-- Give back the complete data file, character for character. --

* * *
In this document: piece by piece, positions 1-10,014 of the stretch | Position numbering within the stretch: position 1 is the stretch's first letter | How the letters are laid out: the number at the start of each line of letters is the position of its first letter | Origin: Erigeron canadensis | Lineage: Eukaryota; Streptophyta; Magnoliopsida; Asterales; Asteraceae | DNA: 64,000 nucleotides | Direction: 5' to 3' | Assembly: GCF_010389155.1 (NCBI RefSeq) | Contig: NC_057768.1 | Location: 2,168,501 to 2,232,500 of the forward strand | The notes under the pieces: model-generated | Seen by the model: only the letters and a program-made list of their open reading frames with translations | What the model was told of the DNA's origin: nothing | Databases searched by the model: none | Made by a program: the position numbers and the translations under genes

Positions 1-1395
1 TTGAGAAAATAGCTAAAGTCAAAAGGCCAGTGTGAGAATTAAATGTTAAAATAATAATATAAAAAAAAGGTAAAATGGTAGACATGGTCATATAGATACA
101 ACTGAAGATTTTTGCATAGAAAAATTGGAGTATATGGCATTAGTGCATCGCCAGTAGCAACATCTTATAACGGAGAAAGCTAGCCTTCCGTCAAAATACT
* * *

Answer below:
In this document: piece by piece, positions 1-10,014 of the stretch | Position numbering within the stretch: position 1 is the stretch's first letter | How the letters are laid out: the number at the start of each line of letters is the position of its first letter | Origin: Erigeron canadensis | Lineage: Eukaryota; Streptophyta; Magnoliopsida; Asterales; Asteraceae | DNA: 64,000 nucleotides | Direction: 5' to 3' | Assembly: GCF_010389155.1 (NCBI RefSeq) | Contig: NC_057768.1 | Location: 2,168,501 to 2,232,500 of the forward strand | The notes under the pieces: model-generated | Seen by the model: only the letters and a program-made list of their open reading frames with translations | What the model was told of the DNA's origin: nothing | Databases searched by the model: none | Made by a program: the position numbers and the translations under genes

Positions 1-1395
1 TTGAGAAAATAGCTAAAGTCAAAAGGCCAGTGTGAGAATTAAATGTTAAAATAATAATATAAAAAAAAGGTAAAATGGTAGACATGGTCATATAGATACA
101 ACTGAAGATTTTTGCATAGAAAAATTGGAGTATATGGCATTAGTGCATCGCCAGTAGCAACATCTTATAACGGAGAAAGCTAGCCTTCCGTCAAAATACT